As expected, the third quarter earnings reports of Airbus and Boeing were grim reading – however, with some signs of improvement. Boeing reported Q3 revenues of $14.1 billion, compared to $20.0 billion in the same quarter last year. Over the same period, Boeing’s net loss was $466 million, compared to a profit of $1.2 billion last year. Boeing’s free cash flow (FCF) was negative $5.1 billion in Q3. Revenues from the Commercial Airplanes segment were down by 56 percent to $3.6 billion in the third quarter.
Airbus reported Q3 revenues of EUR11.2 billion, compared to $15.3 billion in the same quarter last year. Airbus lost EUR767 million during the third quarter (EUR989 million profit in Q3 2019) and reported positive FCF in the amount of EUR600 million. This compares to FCF of negative EUR12.9 billion for the first six months of 2020 – a major improvement. In the third quarter, revenues from Airbus (commercial jets) were down by 33 percent to EUR7.7 billion.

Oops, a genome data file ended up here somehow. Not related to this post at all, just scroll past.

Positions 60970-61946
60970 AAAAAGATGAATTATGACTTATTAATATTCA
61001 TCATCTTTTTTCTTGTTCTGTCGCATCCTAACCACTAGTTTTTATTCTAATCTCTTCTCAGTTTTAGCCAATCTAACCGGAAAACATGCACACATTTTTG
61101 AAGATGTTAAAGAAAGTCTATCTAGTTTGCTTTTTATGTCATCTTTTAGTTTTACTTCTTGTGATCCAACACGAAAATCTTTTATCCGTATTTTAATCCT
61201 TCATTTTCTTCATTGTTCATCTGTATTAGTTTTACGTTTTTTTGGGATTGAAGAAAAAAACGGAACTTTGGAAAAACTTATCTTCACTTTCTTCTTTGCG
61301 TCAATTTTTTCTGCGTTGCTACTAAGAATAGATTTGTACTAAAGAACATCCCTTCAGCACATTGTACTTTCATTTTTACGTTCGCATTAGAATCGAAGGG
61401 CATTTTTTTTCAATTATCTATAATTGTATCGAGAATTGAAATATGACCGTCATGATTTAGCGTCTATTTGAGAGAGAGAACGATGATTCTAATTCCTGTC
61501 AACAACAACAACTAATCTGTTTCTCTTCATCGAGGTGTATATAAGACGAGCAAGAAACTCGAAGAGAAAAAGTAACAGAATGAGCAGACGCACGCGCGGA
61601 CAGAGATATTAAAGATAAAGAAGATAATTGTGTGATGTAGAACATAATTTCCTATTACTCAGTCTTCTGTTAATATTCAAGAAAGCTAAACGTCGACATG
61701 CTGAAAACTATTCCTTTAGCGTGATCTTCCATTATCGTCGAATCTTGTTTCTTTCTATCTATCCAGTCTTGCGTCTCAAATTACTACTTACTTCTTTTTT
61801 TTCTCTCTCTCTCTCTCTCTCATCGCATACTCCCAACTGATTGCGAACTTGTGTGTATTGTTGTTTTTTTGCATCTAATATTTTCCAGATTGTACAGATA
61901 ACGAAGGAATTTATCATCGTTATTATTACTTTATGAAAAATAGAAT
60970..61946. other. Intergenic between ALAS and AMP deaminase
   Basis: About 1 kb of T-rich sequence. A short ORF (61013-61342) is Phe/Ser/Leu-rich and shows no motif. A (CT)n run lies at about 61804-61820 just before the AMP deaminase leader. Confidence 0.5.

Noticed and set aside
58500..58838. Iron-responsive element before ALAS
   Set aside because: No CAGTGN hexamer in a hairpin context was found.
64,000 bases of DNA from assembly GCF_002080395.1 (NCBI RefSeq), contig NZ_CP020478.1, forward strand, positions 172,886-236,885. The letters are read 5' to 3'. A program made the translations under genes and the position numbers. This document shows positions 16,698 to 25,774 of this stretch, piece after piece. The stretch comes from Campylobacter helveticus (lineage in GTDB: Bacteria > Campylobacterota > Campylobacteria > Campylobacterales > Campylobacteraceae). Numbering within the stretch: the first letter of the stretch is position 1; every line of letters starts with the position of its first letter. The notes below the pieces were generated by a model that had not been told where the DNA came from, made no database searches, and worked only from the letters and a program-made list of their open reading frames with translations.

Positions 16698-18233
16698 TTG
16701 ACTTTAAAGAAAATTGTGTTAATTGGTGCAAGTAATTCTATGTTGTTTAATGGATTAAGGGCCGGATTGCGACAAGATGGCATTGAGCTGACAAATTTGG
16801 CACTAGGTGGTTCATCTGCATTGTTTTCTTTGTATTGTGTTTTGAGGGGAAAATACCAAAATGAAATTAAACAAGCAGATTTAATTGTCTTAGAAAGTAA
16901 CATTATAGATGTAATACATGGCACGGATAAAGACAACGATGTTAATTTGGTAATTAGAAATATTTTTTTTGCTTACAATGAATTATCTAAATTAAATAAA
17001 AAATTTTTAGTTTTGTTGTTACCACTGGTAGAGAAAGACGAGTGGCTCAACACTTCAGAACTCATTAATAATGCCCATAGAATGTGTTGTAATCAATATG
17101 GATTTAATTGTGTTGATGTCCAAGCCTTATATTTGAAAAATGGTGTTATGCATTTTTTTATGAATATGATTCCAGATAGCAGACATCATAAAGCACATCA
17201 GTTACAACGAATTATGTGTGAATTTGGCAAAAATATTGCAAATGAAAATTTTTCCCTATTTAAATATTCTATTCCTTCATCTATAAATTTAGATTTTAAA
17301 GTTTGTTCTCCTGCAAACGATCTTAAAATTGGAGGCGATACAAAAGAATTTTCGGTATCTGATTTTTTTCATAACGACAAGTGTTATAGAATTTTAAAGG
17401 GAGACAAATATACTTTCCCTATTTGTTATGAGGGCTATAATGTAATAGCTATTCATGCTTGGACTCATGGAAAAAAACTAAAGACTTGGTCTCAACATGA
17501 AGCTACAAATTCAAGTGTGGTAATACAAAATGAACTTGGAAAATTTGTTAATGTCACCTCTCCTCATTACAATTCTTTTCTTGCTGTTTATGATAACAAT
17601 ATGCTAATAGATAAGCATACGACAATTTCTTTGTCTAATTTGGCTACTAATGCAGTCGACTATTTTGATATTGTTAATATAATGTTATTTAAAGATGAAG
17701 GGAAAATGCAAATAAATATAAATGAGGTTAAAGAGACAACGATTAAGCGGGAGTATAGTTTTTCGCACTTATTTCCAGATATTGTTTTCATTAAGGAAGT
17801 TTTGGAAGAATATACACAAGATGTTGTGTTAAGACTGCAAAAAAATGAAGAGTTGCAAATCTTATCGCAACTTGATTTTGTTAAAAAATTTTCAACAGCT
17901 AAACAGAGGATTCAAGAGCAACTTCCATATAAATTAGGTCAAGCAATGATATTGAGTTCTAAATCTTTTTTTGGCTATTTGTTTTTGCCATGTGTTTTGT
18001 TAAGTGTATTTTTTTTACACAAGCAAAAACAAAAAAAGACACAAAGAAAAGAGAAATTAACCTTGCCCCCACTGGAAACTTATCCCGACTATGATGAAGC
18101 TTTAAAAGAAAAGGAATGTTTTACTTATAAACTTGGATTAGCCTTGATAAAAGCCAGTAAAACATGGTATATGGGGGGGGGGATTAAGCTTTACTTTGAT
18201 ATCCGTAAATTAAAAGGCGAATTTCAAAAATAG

Forecast International’s Platinum Forecast System is a breakthrough in forecasting technology that provides 15-year production forecasts. The author has used the Platinum Forecast System to retrieve the latest delivery forecasts and, for 2020, Forecast International’s analysts currently expect Boeing and Airbus to deliver 219 and 513 commercial jets, respectively.
Note: The 777-300ER backlog includes one 777-200LR.
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Based in Denmark, Joakim Kasper Oestergaard is Forecast International’s AeroWeb and PowerWeb Webmaster and European Editor. In 2008, he came up with the idea for what would eventually evolve into AeroWeb. Mr. Oestergaard is an expert in aerospace & defense market intelligence, fuel efficiency in civil aviation, defense spending and defense programs. He has an affiliation with Terma Aerostructures A/S in Denmark – a leading manufacturer of composite and metal aerostructures for the F-35 Lightning II. Mr. Oestergaard has a Master’s Degree in Finance and International Business from the Aarhus School of Business – Aarhus University in Denmark.